This text, now in its second edition, presents the mathematical background needed to design many optical combinations that are used in astronomical telescopes and cameras. It uses a novel approach to third-order aberration theory based on Fermat’s principle and the use of particular optical paths (called stigmatic paths) instead of rays, allowing for easier derivation of third-order formulae. Each optical combination analyzed is accompanied by a downloadable Mathematica® notebook that automates its third-order design, eliminating the need for lengthy calculations.
The essential aspects of an optical system with an axis of rotational symmetry are introduced first, along with a development of Gaussian optics from Fermat’s principal. A simpler approach to third-order monochromatic aberrations based on both Fermat’s principle and stigmatic paths is then described, followed by a new chapter on fifth-order aberrations and their classification. Several specific optical devices are discussed and analyzed, including the Newtonian and Cassegrain telescopes; the Schmidt, Wright, Houghton, and Maksutov cameras; the Klevtsov telescope; the Baker-Schmidt flat-field camera; the Buchroeder camera; and, new in this edition, the Baker-Nunn camera and optical combinations with sub-corrector and Petzval objectives. Finally, the Lagrangian and Hamiltonian formulations of geometric optics and Seidel’s third-order aberration theory are presented, and a new chapter considers optics in anisotropic media. Numerous diagrams, worked-out examples, and exercises for further practice of key concepts are included throughout the book.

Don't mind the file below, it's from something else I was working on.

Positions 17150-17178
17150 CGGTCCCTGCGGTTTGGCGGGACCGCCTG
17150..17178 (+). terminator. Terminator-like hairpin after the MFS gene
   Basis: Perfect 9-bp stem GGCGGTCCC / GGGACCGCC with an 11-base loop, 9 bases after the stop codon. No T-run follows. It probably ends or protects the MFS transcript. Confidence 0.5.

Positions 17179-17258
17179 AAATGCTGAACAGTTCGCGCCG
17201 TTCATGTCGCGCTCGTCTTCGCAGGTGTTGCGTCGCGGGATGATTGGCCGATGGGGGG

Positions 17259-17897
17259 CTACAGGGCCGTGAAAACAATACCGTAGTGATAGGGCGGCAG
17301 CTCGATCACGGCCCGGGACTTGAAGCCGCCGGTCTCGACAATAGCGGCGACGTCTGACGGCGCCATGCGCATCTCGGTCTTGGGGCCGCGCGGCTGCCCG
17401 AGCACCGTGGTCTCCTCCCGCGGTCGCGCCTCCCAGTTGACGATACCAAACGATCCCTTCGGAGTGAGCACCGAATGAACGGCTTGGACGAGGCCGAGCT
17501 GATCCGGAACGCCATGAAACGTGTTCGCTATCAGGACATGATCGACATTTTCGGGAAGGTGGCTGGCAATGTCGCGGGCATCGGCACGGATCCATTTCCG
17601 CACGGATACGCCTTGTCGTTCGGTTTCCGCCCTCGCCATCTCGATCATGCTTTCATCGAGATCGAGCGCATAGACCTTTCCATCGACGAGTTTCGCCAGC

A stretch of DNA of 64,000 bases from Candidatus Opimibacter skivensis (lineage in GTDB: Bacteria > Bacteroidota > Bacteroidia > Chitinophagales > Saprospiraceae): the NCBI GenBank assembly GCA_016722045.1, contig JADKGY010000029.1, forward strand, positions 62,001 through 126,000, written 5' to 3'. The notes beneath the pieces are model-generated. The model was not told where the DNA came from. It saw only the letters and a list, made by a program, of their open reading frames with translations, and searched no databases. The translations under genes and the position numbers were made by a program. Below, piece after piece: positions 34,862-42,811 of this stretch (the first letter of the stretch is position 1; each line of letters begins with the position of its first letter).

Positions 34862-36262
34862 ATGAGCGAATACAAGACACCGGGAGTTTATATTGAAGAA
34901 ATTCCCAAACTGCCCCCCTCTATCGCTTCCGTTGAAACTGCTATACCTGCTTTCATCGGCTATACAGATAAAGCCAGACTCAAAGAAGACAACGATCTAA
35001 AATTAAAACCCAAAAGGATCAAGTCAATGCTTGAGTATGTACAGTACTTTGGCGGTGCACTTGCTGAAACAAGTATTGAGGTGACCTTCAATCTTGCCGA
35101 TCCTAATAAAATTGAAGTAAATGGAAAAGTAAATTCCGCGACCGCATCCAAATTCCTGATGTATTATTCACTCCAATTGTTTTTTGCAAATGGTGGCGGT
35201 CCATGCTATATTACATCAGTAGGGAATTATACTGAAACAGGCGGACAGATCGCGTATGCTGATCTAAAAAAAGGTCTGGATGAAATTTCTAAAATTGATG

Geometric Optics is an excellent reference for advanced graduate students, researchers, and practitioners in applied mathematics, engineering, astronomy, and astronomical optics. It can also be used as a supplementary textbook for graduate-level courses in astronomical optics, optical design, optical engineering, programming with Mathematica®, or geometric optics.